14. Governance, monitoring and evaluation
Appropriate governance arrangements will be put in place to oversee the implementation of this Strategy and track progress.
Our governance is based on the following principles:
- We will ensure high-level strategic governance brings together key partners to oversee the national mental health policy landscape, drawing appropriate connections between this Mental Health and Wellbeing Strategy, other interdependent strategies and policy imperatives. We will seek to build upon existing good governance structures in doing so.
- We will ensure strategic planning and high-level governance of mental health policy is built upon a partnership of Scottish Government, Local Government, the third sector and public sector organisations and structures. This recognises their roles in local leadership, experience of service improvement and operational delivery.
- We will ensure there is a clear description and understanding of the separate accountabilities and responsibilities of the key partner organisations and partnerships with oversight in place to monitor delivery.
- We will ensure governance structures and decision-making processes are clear and transparent, and that people taking part in governance arrangements are supported to understand their role in the process.
- We will ensure policymaking is informed by the voices of those with lived experience of accessing support and services, and the workforce, including those with experience of developing and delivering services. We will ensure there is space for challenge, with access to a wide range of evidence and expertise.
- We will ensure there are opportunities for both national and local leadership, with key national outcomes that the entire system can work towards, whilst maintaining local flexibilities.
Scrutiny and assurance
We will also work to strengthen accountability and ensure that we have appropriate scrutiny and assurance arrangements in place for the whole mental health system. This will support national scrutiny bodies and service providers and help drive continuous improvement in the overall quality and safety of all mental health services. It will also place continued emphasis on the experience and outcomes of people who use them.
A series of multidisciplinary groups and workstreams currently exist across the mental health policy landscape. Consideration will be given to how these are brought together to inform and progress the Strategy under a joint decision making body, the Mental Health and Wellbeing Leadership Board. Relevant groups within the policy landscape are indicated in the following diagram.
Graphic text below:
Mental Health and Wellbeing Leadership
Board Executive structure overseen by the Minister for Social Care, Mental Wellbeing and Sport and COSLA spokesperson
- Care and Wellbeing Portfolio Board
- Joint Strategic Board for Children and Families Mental Health
- Mental Health and Wellbeing Programmes
- Portfolio Boards
- Mental Health Leads Network
- Third sector
- Best Start, Bright Futures
- National Workforce Fora, Working Groups and Steering Groups
- Scottish Benchmarking Network
- Quality and Safety Board
- Health and Social Care Management Board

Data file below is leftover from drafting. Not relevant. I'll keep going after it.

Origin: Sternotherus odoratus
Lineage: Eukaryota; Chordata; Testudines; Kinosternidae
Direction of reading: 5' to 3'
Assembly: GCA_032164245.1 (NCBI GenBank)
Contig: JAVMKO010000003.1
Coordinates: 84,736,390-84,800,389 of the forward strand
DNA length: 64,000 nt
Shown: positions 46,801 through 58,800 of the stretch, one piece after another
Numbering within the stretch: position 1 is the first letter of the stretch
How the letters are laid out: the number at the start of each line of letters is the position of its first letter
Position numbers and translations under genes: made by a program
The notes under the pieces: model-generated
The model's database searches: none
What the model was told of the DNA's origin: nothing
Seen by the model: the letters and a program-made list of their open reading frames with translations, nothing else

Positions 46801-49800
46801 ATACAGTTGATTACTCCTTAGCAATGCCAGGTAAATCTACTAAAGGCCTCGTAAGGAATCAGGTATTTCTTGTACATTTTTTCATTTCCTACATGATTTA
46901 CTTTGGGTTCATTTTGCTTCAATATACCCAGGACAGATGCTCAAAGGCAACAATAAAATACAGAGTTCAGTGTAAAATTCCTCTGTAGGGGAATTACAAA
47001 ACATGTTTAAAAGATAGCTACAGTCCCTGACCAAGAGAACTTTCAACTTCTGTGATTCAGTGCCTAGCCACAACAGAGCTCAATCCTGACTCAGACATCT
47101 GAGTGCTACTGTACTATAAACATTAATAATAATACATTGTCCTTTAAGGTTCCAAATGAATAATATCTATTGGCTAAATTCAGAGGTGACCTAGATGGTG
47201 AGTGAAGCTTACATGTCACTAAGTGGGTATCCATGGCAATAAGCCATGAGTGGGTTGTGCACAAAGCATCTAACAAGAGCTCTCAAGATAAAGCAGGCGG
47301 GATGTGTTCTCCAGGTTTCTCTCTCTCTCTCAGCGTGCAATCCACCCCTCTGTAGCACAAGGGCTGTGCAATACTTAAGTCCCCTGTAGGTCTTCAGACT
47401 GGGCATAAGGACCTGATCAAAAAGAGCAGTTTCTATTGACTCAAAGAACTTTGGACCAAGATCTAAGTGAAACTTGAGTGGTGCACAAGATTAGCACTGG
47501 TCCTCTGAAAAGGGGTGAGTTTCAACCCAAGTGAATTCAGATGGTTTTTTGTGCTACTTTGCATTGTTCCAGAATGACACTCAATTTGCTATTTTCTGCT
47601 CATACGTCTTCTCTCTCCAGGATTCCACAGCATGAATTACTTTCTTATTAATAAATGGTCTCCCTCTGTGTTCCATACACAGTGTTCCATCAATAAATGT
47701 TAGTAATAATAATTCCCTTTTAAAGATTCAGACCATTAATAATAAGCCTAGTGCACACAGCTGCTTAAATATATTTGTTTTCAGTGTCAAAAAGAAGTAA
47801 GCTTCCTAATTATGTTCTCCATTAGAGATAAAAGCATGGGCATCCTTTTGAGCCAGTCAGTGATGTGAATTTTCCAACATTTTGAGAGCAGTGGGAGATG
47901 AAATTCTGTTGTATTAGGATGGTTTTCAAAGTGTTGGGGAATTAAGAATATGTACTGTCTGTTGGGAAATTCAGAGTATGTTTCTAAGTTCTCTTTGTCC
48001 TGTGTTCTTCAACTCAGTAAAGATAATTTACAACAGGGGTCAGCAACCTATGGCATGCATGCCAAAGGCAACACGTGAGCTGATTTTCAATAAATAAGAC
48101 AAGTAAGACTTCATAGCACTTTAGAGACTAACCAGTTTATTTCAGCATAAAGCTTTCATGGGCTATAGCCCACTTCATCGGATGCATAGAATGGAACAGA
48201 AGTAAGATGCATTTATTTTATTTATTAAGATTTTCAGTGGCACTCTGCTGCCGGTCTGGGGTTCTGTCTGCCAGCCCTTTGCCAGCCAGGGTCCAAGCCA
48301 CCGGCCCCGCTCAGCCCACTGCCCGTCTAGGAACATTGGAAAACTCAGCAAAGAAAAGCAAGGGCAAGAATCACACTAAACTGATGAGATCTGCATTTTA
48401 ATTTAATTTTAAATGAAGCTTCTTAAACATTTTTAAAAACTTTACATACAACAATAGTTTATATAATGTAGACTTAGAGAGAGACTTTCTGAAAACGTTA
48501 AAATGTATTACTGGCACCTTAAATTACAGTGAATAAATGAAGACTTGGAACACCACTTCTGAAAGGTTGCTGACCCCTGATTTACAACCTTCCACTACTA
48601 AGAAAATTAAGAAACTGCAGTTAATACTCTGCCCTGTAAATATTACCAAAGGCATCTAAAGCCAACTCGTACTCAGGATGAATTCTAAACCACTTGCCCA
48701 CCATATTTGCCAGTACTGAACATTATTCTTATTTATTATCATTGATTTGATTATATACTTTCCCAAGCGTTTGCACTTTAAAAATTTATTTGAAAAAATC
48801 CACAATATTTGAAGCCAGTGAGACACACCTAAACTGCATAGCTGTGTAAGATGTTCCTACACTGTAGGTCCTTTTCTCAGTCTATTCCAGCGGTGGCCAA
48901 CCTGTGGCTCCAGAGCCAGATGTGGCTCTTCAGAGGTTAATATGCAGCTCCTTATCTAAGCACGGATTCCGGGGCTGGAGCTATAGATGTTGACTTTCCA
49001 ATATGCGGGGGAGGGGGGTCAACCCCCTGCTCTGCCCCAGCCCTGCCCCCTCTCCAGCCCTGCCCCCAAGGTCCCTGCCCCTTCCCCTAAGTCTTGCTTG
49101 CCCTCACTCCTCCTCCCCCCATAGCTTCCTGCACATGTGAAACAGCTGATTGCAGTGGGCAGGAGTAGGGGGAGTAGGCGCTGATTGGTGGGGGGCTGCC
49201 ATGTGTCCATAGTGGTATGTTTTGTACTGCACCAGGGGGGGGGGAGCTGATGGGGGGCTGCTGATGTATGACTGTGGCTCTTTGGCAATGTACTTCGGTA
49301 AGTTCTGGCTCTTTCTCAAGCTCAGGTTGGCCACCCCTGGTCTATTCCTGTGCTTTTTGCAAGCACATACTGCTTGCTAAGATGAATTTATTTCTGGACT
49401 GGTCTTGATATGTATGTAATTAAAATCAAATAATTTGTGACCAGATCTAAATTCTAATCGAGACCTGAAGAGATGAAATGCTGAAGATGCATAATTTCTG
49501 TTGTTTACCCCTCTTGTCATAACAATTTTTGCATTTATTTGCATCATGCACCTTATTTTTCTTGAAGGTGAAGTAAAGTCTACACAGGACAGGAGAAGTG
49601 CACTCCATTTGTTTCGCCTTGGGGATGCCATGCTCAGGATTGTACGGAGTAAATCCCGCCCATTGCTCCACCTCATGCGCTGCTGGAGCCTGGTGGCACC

- Equality and Human Rights Forum
- Delivery Partners
- Professional Advisory Groups
- Local Health and Care Management Boards
- Lived Experience Panels
The new governance framework to oversee mental health supports and services for perinatal, infant, children, young people and their families will report into the Strategy governance structure.
Monitoring and evaluation
We will publish a monitoring and evaluation framework to accompany this Strategy. This will set out how we will measure progress towards the outcomes. It will also take account of existing indicators and standards currently under development.
Improving data and evidence
Public Health Scotland has developed and published a set of population-level Mental Health Indicators. These monitor levels of wellbeing and mental health problems within the population and also individual determinants of wellbeing and mental health. This has highlighted gaps in the data we need to help us understand population-level mental health and its determinants. These will be addressed through:
- Influencing existing data sources. This is where new data is required to be collected using those sources.
- Influencing the wider research agenda on mental health in Scotland.
- Indicator development. This will involve longer-term developmental work to determine the precise nature of the data that should be collected. It may include, for example, working closely with the third sector, lived experience panels, literature review and engagement with users of the indicator sets.
Any work undertaken on improving data and evidence will take account of the Scottish Government and COSLA's 'Health and Social Care Data Strategy' and seek to ensure that any data collected is appropriate, coordinated and proportionate.
The Delivery Plan for this Strategy will set out the actions we are taking to realise our outcomes and achieve our vision. The Delivery Plan will include:
- Core actions (where the Scottish Government Mental Health Directorate holds lead policy responsibility)
- Joint actions (where responsibility is held jointly with others across Government, e.g. Mental Health and Drugs Policy)
- Actions where we need to ensure alignment (e.g. stigma relating to self-harm and suicide prevention)
- Interdependent actions (where other areas of government hold lead responsibility, e.g. Tackling Hate Crime or Care Experience)
The work to be undertaken will call for collaborative working with Local Government and other partners.
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